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On September 22, former property mogul Ren Zhiqiang was sentenced to 18 years and fined 4.2 million yuan ($620,000) for corruption, taking bribes, embezzlement of public funds, and abusing his power during the time as he served at a state-owned company.
How did Ren end up committing such serious crimes involving more than 200 million yuan as head of the Huayuan Group over a period of almost two decades?
According to a statement published by the Beijing No.2 Intermediate People's Court, between 2003 and 2017, Ren took advantage of his position to embezzle more than 110 million yuan in public funds, took bribes totaling more than 1.25 million yuan, abused his power and caused particularly heavy losses of more than 100 million yuan to a state-owned holding company. Ren did not appeal his sentence.
Illegally amassing wealth with his son
Born in 1951, Ren was appointed general manager of the state-owned company Beijing Huayuan Group Co., Ltd. in 1993 before being promoted to chairman of the company. He was also the chairman of Huayuan Real Estate Company, a listed company under Huayuan Group, and Beijing Huayuan Real Estate Agency Co., Ltd., Beijing Huayuan Real Estate Agency Co. a wholly-owned subsidiary of Huayuan Real Estate Company. Having been the "top leader" in Huayuan Group for nearly 20 years, Ren had absolute dominant power, which laid the foundation for his wanton corruption.
The court found that Ren had embezzled more than 49.74 million yuan in public funds, of which 36.4 million yuan was a "financial consultant's fee" paid to his son.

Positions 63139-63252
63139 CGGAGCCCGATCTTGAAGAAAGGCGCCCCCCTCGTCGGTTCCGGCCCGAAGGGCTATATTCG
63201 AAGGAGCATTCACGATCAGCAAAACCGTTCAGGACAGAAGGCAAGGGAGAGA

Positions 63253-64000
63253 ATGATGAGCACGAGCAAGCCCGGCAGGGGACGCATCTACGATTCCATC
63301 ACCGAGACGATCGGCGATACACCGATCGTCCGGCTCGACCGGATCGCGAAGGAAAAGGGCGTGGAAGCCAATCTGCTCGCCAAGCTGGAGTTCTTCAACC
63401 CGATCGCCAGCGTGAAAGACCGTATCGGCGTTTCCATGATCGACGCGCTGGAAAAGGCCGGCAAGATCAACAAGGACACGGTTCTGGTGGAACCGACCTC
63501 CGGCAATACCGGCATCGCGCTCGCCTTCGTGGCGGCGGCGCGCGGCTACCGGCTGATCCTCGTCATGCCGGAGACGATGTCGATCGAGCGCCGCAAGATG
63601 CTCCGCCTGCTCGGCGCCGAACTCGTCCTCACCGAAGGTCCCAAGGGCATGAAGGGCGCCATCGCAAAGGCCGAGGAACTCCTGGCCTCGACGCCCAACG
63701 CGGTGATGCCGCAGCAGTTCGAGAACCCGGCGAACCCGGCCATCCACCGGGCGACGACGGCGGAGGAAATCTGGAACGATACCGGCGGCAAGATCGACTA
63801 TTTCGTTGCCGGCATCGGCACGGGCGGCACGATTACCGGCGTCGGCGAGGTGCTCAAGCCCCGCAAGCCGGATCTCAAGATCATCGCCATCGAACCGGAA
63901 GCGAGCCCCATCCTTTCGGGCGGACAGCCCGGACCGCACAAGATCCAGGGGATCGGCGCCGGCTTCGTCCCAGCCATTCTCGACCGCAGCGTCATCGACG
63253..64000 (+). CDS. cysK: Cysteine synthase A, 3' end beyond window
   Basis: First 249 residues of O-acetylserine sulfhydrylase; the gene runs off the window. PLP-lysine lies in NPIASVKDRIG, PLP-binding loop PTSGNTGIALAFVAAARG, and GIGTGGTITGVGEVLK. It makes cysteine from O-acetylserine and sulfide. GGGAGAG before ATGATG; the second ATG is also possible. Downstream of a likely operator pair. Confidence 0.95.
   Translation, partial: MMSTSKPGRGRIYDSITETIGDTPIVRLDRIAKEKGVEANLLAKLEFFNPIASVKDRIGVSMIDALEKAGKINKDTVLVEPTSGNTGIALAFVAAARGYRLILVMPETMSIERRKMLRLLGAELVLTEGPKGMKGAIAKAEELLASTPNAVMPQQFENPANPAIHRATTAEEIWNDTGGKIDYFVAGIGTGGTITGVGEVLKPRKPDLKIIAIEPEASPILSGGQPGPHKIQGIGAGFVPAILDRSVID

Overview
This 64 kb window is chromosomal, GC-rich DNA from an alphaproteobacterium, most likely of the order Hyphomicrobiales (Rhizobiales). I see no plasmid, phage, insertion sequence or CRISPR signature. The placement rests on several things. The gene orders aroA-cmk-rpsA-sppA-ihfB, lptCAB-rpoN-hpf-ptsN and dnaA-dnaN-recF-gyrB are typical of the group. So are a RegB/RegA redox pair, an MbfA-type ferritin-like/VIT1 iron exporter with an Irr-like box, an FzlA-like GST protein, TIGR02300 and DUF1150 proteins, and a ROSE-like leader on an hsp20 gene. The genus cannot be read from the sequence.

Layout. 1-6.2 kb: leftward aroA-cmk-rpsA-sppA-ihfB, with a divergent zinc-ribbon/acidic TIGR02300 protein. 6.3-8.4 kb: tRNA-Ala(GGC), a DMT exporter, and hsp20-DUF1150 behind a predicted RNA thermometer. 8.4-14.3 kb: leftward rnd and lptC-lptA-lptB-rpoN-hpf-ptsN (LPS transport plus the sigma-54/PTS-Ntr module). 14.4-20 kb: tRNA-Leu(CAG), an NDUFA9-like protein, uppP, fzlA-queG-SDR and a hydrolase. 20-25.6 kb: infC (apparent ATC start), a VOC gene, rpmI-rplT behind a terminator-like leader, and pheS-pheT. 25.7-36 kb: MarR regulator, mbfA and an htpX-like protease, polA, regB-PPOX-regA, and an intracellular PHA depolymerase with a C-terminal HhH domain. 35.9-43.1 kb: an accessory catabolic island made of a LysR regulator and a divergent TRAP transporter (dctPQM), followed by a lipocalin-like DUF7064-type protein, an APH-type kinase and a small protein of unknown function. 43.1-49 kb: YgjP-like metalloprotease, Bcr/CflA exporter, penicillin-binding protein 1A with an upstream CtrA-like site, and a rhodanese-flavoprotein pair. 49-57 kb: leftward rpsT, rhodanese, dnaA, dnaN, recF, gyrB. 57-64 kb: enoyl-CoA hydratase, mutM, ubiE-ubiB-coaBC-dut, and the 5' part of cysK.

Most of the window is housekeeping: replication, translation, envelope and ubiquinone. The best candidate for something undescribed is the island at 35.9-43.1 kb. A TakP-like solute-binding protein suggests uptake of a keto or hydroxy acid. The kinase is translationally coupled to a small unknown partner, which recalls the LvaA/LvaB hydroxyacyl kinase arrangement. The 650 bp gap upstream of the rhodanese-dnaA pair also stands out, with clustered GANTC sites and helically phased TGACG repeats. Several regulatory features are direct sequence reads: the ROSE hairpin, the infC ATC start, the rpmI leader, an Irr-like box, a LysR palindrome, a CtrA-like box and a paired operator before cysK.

Between August 2012 and January 2013 while applying for loans from a trust company, Ren took advantage of his position as chairman of Huayuan Real Estate Company and chairman of Beijing Huayuan Real Estate Agency Co. to collude with his son and the then financial director of Beijing Huayuan Real Estate Agency Co. surnamed Jiao to pay his son a service fee of 23.4 million yuan even though his son did not provide services as an agent.
Later, his son and Jiao signed a false "financial advisory service agreement" between Huayuan Group and a Beijing consulting service company to illegally possess the service fees.
In 2014, due to the decline in interest rates on the loan, Beijing Huayuan Real Estate Agency Co. renewed a loan for 1.3 billion yuan from Kunlun Trust Company. After learning of this, his son took advantage of Ren's position to ask for another "agent service fee." To help his son earn the fees, Ren signed a fake steel bar supply contract worth 13 million yuan and paid the money to his son.
Jiao said when she reported the transgression to Ren, she clearly told him that there was no precedent for the company to pay service fees, and that the money should not be given to his son. But Ren still agreed to pay.
The court ruled that Ren had committed the crime of corruption.
In addition to illegally possessing a huge amount of public funds with his son and others, after retiring Ren received 13.34 million yuan over the limit of his salary during his tenure with the company, which also constituted the crime of corruption.
In May 2008, Beijing's Xicheng district set limits to the salaries of managers of state-owned and state-holding enterprises.